White Castle

White Castle System of Eating Houses, Inc., the first fast-food chain in America, was founded in Wichita, Kansas in 1921 by J. Walter Anderson and Edgar Waldo “Billy” Ingram. The name was selected to convey a very specific message – White denoted cleanliness, while Castle conveyed a sense of strength and permanence. Ingram was said to have been inspired by Chicago’s Water Tower for the basic design of the buildings.

Although seen today as just one of many fast-food chains in America, the founding of White Castle had a profound impact on American’s eating habits. Prior to White Castle, the hamburger had a lowly reputation and was seen mostly as “carnival” food. The experimentation by White Castle with innovations including how to cook the meat for maximum flavor and serving it on warm buns instead of between slices of bread elevated the hamburger into the most ubiquitous sandwich in the United States.

The company promised speed in filling orders and also popularized the concept of “take out” food, offering only a few stools in their stands and encouraging customers to “buy ‘em by the sack.” Equally important, White Castle standardized everything it did, assuring the customer the same experience regardless of which location they went to. This included the menu, appearance of its employees, and the programmatic architecture, first utilizing white painted concrete block, then white glazed brick, and finally white porcelain steel panels, for the exterior. 

A focus on cleanliness was a relatively new and novel concept in the industry, especially since the kitchens were open and visible to customers. White tile and stainless steel were used on the interiors. The standard extended to the employees as well. An employee checklist from 1931 entitled “Before Going on Duty” noted 24 items from head to foot that were to be checked before being seen by customers. These included everything from “cap should cover hair” and “correct bad breath” to “no patches in trousers seat” and “clean fingernails.”

Extensive marketing was another part of White Castle’s success. Ingram believed the company had “performed an important public service by legitimizing the hamburger as a quick, inexpensive, tasty food fit for all income classes, not just the working class” and this was reflected in the extensive newspaper advertising. Coupons and special offers were regularly featured such as the advertisement below from 1934 promoting five hamburgers for ten cents.

During 1921, several stands were opened in Wichita. By 1930 additional stands had opened in Omaha, Kansas City, St. Louis, Minneapolis-St. Paul, Louisville, Cincinnati, Indianapolis, Columbus Ohio, Detroit, and New York City. The year 1929 saw the opening of nine White Castles in Chicago. 

White Castle #16

There were fifteen White Castle stands in Chicago by July of 1930, when the building permit for #16 was issued. (The company numbered each stand within a city based on the order in which they were constructed). Chicago stands were all located in working-class neighborhoods on the West and South sides and were situated on prominent corners near streetcar transfer points or elevated train stations. Lloyd W. Ray, construction superintendent for White Castle, was responsible for the design of the stand, although Lewis E. Russell, a Chicago architect, was listed as the architect of record. The nearly identical design of all the stands allowed them to be built cheaply and efficiently. Stand #16 opened on September 1, 1930, just six weeks after the permit had been issued; the cost was $4,500.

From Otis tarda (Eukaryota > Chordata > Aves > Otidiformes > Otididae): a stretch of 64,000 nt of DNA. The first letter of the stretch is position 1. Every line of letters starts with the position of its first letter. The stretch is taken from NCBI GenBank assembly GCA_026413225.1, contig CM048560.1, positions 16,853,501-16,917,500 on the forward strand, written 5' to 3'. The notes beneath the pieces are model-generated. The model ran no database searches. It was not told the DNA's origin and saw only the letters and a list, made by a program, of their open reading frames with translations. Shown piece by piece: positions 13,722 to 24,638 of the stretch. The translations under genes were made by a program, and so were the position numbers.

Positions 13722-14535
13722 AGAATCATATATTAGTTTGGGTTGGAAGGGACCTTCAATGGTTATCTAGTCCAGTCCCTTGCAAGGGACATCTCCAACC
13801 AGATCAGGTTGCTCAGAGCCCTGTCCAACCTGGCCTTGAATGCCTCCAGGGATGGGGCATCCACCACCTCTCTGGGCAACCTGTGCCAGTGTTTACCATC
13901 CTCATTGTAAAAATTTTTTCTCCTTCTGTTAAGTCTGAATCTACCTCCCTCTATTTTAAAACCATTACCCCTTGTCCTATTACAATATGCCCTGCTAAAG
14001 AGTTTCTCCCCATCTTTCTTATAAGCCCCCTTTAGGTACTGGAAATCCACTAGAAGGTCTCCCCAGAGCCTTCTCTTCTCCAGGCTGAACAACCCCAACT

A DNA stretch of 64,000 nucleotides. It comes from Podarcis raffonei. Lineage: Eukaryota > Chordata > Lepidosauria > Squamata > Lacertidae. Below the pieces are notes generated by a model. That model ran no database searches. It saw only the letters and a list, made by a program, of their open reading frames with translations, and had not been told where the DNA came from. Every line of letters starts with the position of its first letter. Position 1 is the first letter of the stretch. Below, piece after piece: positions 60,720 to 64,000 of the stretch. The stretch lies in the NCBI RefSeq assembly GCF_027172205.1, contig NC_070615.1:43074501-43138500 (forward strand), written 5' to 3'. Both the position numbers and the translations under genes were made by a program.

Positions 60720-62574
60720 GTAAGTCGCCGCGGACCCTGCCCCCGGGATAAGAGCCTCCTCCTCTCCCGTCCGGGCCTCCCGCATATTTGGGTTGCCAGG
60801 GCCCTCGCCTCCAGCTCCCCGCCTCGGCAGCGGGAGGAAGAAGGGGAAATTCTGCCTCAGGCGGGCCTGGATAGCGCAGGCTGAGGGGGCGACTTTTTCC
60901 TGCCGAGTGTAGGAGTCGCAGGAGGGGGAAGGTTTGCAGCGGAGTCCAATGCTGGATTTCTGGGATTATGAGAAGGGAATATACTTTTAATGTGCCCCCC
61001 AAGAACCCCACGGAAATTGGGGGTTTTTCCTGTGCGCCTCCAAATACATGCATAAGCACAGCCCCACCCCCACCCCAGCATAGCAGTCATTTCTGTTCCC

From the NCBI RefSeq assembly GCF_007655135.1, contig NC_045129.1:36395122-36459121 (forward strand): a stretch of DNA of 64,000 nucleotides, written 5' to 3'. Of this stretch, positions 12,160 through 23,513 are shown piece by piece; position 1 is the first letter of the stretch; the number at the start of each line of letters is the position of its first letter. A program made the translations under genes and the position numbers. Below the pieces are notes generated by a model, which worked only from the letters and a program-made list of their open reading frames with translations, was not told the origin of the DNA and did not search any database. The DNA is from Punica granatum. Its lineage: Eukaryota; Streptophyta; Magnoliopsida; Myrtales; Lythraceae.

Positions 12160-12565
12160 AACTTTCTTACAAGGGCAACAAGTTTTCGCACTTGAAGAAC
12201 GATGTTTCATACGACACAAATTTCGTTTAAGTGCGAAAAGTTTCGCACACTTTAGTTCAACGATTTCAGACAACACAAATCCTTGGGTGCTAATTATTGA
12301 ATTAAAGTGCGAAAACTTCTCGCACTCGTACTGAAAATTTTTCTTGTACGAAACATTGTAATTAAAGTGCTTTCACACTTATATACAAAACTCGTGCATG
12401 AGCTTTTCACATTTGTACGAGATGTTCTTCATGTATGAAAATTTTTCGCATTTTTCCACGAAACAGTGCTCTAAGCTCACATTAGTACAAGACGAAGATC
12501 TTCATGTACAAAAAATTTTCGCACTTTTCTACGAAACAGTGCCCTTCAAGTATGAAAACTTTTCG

White Castle #16, circa 1930

The design for #16 called for the use of porcelain-steel panels, which were first introduced on the stands in 1928. Delays in obtaining the panels resulted in a switch to the white glazed brick that had been used since 1925. A small amount of green and beige glazed brick was used to highlight window and door openings, copings, buttresses, and the base of the building. Leaded glass filled the upper portion of several windows. The ubiquitous tower anchored the building to its corner site, and gooseneck light fixtures ensured the building would be well lit at night. 

Cermak Road looking west in 1933; red arrow shows location of White Castle #16

White Castle prospered throughout the Great Depression, but World War II brought both supply and manpower shortages. Fish sandwiches and baked beans were offered in place of the hard-to-obtain beef, and Postum replaced coffee. For the first time, the company hired female counter attendants. The number of stands nationwide dropped from 130 in 1941 to just 87 in 1945. Chicago #16 closed its door in October 1944, and the building was sold the next month to two women who continued to operate it as a food stand. It housed various businesses through the years, including a locksmith and key shop. 

White Castle #16 prior to restoration, 2010

In 1982, Rocky Gupta purchased the structure and opened his Chef Luciano Kitchen & Chicken restaurant in the building and the adjacent storefront to the east. In 2010, he undertook an extensive restoration of the White Castle building, replacing missing elements such as the crenellated tower, repairing the white glazed brick, and installing reproduction exterior light fixtures. The building was designated a Chicago landmark the next year.

White Castle #16 as it appears today

Today, the building survives as the oldest intact White Castle stand in Chicago and one of the oldest stands in the United States. Only used for its original purpose for 14 years, the building endured decades of reuse and poor maintenance before being rescued by the current owner who brought it back to life. And, by coincidence, the company (still owned and operated by the Ingram family) has maintained a presence at the intersection for decades, the current White Castle occupying a location catty-corner to the original.